In 11 chapters, each geographic area comes alive through brisk historical narrative and lavish color photography, art, and maps.
Author Robin Currie details captivating legacies and guides us to sites where their mysteries can still be experienced: Hadrian's Wall, testament to why the Romans didn't occupy Scotland; the Arthurian legends found in medieval Welsh literature; Queen Elizabeth I and her rival Mary Stuart; centuries-old Kilkenny castle in Ireland; the Brontës, Daphne du Maurier, and the rich landscapes that inspired them. Meet the modern citizens of Britain and Ireland as well, and discover what life is like in the islands today. Throughout the book, quick travel tips and fun lists provide intriguing details about language origins, customs, and little-known lore. A complete index rounds out this ultimate reference. There's nothing like it on the market today.
Wide-ranging travel author Robin Currie begins with the rich history of the Enchanted Isles, discussing such topics as the compelling saga of London, the Viking roots of 1,000-year-old Dublin, and the shipbuilding heritage of Belfast, from whence the Titanic steamed into history. We take in the emerald vistas of Ireland, dappled with the passage tombs and ritual sites of the ancient Celts. The rugged hills of Scotland, where the Romans disparaged the inhabitants as Picts ("painted men") for the pigments they wore in battle. And the coasts and castles of Wales, where the ancient language is still very much alive.
These islands have seen much coming and going of peoples over the centuries, and that is no less true today. Get to know the modern inhabitants of the nations, whose faces speak louder than words about diversity of modern Britain and Ireland. Throughout the book, the photography has a special feel, going beyond the expected to bring out the real character of the lands and people. For readers inspired to visit these irresistible lands, Britain and Ireland delivers little-known secrets and insights that the practical travel guides don't, to help us experience the countries more richly and appreciate them more deeply. Quotations from a wide range of individuals describe their favorite sites or landmarks, and lists of superlatives within a particular region (best vistas, oldest pubs, most fascinating ruins) point out spots that the average tourist would never know existed.
Whether to learn, to visit, or simply to dream--National Geographic's Britain and Ireland provides readers with an incomparable tour.
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From Britain & Ireland
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|A Celtic cross stands against the evening sky on the Hebridean island of Iona. The monastery at Iona has long been a draw for pilgrims, past and present. |
Photography by Jim Richardson
|The image of Westminster Abbey reflects in the windshield of a London taxi. Experts on the capital’s road network, cabbies must all pass the Knowledge of London Examination System, commonly known as “the Knowledge.” |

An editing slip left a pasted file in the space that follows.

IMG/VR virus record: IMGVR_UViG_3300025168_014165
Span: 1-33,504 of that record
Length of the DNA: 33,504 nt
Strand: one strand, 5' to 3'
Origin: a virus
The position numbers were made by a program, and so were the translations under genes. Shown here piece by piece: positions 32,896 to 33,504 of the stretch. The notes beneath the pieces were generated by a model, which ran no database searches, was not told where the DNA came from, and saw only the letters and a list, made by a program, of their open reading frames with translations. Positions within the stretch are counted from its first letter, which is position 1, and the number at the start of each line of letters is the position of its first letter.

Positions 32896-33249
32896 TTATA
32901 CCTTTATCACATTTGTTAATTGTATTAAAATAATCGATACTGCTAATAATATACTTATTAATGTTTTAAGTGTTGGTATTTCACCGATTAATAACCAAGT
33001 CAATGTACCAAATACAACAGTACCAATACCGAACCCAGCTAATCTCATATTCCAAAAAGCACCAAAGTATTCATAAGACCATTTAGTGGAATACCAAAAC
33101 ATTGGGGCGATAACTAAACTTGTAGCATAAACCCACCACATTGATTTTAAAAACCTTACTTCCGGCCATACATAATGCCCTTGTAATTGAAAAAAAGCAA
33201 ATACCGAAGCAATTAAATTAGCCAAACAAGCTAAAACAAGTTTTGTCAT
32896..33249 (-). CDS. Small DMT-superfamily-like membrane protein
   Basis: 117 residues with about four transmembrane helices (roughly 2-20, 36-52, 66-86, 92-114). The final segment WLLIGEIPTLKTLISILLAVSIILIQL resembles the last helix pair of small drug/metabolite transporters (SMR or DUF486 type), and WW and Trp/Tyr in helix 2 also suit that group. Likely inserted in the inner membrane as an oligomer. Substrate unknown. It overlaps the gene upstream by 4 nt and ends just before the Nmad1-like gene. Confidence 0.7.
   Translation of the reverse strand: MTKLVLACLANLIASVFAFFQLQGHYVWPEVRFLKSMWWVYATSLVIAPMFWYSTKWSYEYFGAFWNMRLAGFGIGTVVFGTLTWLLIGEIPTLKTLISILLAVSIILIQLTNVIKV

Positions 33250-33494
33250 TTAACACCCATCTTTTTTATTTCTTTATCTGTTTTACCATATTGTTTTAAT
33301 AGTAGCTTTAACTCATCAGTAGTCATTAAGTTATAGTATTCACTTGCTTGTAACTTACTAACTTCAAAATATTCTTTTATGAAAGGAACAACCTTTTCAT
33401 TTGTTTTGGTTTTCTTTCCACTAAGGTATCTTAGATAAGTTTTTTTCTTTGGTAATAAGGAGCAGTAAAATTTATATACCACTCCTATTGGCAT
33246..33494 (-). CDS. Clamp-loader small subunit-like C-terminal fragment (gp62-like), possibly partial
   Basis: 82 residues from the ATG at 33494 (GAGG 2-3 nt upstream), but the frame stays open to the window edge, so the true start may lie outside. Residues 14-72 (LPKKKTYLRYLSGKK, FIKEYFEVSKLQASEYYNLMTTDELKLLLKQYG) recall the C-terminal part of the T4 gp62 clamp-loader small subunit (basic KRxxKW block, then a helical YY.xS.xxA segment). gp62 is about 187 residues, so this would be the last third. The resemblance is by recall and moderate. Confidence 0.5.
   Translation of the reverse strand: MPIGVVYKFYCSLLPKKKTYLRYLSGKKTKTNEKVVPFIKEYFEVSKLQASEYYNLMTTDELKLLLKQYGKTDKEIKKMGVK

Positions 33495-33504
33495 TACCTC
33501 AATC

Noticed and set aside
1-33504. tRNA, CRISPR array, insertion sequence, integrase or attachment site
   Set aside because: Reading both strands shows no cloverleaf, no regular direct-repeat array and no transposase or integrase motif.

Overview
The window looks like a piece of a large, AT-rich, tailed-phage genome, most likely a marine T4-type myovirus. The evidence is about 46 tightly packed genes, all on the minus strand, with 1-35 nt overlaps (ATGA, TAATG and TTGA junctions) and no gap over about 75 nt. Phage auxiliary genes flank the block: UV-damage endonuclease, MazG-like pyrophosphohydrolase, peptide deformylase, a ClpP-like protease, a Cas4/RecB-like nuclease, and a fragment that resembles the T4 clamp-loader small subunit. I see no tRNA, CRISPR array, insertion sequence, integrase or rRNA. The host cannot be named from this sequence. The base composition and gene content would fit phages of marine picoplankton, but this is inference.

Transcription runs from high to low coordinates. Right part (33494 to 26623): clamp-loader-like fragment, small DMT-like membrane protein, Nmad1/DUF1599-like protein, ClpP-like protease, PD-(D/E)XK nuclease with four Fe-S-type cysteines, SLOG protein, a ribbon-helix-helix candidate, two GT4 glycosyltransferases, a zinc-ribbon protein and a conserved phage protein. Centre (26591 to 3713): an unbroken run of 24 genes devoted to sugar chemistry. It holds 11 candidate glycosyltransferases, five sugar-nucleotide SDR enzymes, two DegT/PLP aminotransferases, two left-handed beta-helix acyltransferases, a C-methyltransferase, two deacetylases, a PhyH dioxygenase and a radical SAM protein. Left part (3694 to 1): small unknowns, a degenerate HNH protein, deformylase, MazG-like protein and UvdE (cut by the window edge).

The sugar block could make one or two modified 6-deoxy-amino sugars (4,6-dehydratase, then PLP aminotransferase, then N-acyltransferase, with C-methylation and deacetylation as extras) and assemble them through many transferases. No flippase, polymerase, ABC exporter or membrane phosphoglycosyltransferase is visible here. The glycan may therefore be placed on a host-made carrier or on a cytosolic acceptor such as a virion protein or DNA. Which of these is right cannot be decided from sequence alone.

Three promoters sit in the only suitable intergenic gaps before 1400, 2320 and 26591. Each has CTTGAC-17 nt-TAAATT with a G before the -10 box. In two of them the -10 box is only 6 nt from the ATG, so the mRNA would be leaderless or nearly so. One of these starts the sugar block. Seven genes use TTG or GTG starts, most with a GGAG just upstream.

Photography by Annie Griffiths
|The English countryside holds many pleasures. Horse and hounds were once a more common sight than they are now. Since the Hunting Act of 2004, fox hunting with dogs has been banned in England and Wales. The issue continues to be an extremely divisive one among the British public. |
Photograph by Christopher Furlong/Getty Images
|For nearly a millennium, visitors have been traveling to Windsor Castle, which is the largest inhabited castle in the world. Although parts of it are usually open to the public, the castle may be closed for state visits and other occasions. |
Photograph by James L. Stanfield
|Book at the ready, an Oxford man lights up his pipe in one of the city’s pubs. Among the most famous of Oxford watering holes is the Eagle and Child, where C.S. Lewis and J.R.R. Tolkien often met. |
Photograph by Mark Harris/Getty Images
|Saint Govan’s Chapel hugs the coast of southern Pembrokeshire. The tiny, 13th-century chapel can only be accessed by climbing down 52 steps from the cliff top. |
Photograph by Jim Richardson
|The weather is never “far away” in the Scottish Highlands. Storm clouds gather over the Old Man of Storr, a basalt rock formation on the Isle of Skye. Sightseers can reach the spectacular landscape after a mile-long walk along a well-constructed path. |
Photograph by Adam Burton/Photolibrary
|Surf crashes against the Giant’s Causeway on the north Antrim coast. A tourist draw since Victorian times, the Causeway is one of the top attractions of Northern Ireland. |
Photograph by Jim Richardson
Robin Currie co-authored National Geographic's Concise History of the World and has edited National Geographic Traveler guides on New York, Hawaii, South Africa, and Greece. His writing has been published by the Smithsonian, McGraw-Hill, the National Endowment for the Humanities, and America Online, where he was senior editor of the AOL homepage. His most recent book, The Letter and the Scroll: What Archaeology Tells Us About the Bible, co-authored with Stephen Hyslop, was published by National Geographic in 2009.
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